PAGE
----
Academic journal article Harvard Law Review

In Memoriam: Arthur T. Von Mehren

Academic journal article Harvard Law Review

In Memoriam: Arthur T. Von Mehren

Article excerpt

The editors of the Harvard Law Review respectfully dedicate this issue to Professor Arthur T. von Mehren.

Daniel R. Coquillette *

"There were giants in the earth in those days." (1) Arthur Taylor von Mehren was an intellectual giant. He was awarded the Lifetime Achievement Award at the 2004 Annual Meeting of the American Society for Comparative Law. The citation records:

   210 publications (10 books, 4 monographs, 119 articles, 48 book
   reviews, and 29 other articles) in six languages (English, French,
   Spanish, Italian, German, and Japanese). They included his
   path-breaking Civil Law System, his pioneering two books and nine
   articles on Japanese law, his highly original Law of Multistate
   Problems, his foundational monographs on contract formation and
   form, his "law-making" articles on jurisdiction, and his
   award-winning Hague lectures. He studied law in three countries,
   taught in nine countries, lectured in many more, and has represented
   the United States for 38 years in the Hague Conference of Private
   International Law. (2)

But I remember Arthur and his life on much more intimate terms. Every year he would contribute a copy of one of his famous texts to the Harvard Law School Public Interest Auction run by our students. He inscribed each one, not knowing who would receive it: "For future resolvers of disputes."

"Resolvers of disputes!" Mary Beth Basile and I had the honor of interviewing Arthur for the Harvard Law School History Project. Brought up in Minnesota, Arthur had an exceptional family, fluent in both Danish and Norwegian, an exceptional twin brother, Robert, and an extraordinary high school German teacher, Fraulein Katz. Arthur was a brilliant linguist. As World War II approached, Arthur "even offered to learn Japanese if the Army would employ [him] in that capacity," but his bad eyesight made him unable to serve. (3) Graduating in the skeleton Harvard Law School class of 1945, he looked out on a world devastated by war.

Harvard Law School, since the appointment of Joseph Story as Dane Professor in 1829, has aspired to a "global" perspective on legal education. But by 1945 even the last vestige of comparative law, a Roman law course by James Bradley Thayer, had disappeared. Europe lay in ruins. Japan, a target of nuclear attack, was essentially destroyed. China was in civil war, and India in the last agony of colonialism. Harvard Law School was swamped by returning veterans, seeking to make up for lost years and haunted by terrible recollections.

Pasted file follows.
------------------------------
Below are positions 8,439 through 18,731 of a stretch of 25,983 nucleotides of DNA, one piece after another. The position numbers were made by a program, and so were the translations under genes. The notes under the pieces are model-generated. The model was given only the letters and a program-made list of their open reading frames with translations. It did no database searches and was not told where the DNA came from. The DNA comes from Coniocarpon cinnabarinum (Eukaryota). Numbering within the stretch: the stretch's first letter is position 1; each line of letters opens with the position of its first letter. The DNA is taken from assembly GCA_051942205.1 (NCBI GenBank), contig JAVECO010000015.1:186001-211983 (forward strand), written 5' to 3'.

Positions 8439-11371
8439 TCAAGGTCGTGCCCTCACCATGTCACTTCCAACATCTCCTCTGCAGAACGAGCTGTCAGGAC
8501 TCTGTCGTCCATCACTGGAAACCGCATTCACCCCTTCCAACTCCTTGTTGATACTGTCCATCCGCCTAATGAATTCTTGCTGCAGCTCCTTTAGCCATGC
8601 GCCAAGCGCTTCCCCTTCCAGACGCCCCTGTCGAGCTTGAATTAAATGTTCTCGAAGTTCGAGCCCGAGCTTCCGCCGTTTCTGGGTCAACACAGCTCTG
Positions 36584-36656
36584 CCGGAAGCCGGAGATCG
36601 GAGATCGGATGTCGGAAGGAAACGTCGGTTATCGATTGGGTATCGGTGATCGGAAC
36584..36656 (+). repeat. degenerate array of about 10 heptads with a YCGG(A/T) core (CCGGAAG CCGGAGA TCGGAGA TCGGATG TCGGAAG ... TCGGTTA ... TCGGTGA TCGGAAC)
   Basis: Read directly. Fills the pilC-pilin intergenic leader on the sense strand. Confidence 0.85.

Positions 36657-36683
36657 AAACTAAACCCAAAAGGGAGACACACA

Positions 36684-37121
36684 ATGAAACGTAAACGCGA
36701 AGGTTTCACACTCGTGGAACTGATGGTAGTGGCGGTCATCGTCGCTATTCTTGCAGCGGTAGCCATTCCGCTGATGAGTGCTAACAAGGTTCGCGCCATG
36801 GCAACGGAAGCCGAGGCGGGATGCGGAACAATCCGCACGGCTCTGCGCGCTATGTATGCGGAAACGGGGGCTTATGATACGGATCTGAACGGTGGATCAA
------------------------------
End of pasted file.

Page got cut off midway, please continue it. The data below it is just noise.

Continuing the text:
"Resolvers of disputes!" It took extraordinary wisdom, in 1946, for the likes of Lon Luvois Fuller, Austin Wakeman Scott, and Erwin Griswold to see in a young myopic law student the future of a global Harvard Law School. But see it they did. They encouraged Arthur not only to complete his clerkship with Chief Judge Calvert Magruder, but also to complete a Harvard Ph.D. in government almost simultaneously. When Arthur was appointed to the Law School faculty, he was given an extraordinary gift: three free years to study Swiss, German, and French law at the University of Zurich and Paris! He went, by his own account, as an ignorant, humble student to the last intact universities in Europe. Within a year, he found himself the Acting Chief of the legislative branch of the Legal Division at the Office of Military Government for the United States (OMGUS) in Berlin, with twenty German lawyers working for him in the administration of occupied Germany. It was an astonishing time. "People were afraid that the Russians might very well declare war and take us captive. I even thought at times of starting to learn Russian, but I didn't have the time." (4)

This extraordinary investment in a young, unproven scholar has a message for us today. Arthur von Mehren became a cornerstone of Harvard Law School's global reputation. But at the time, it was a great act of faith, for both Arthur and the Law School. …

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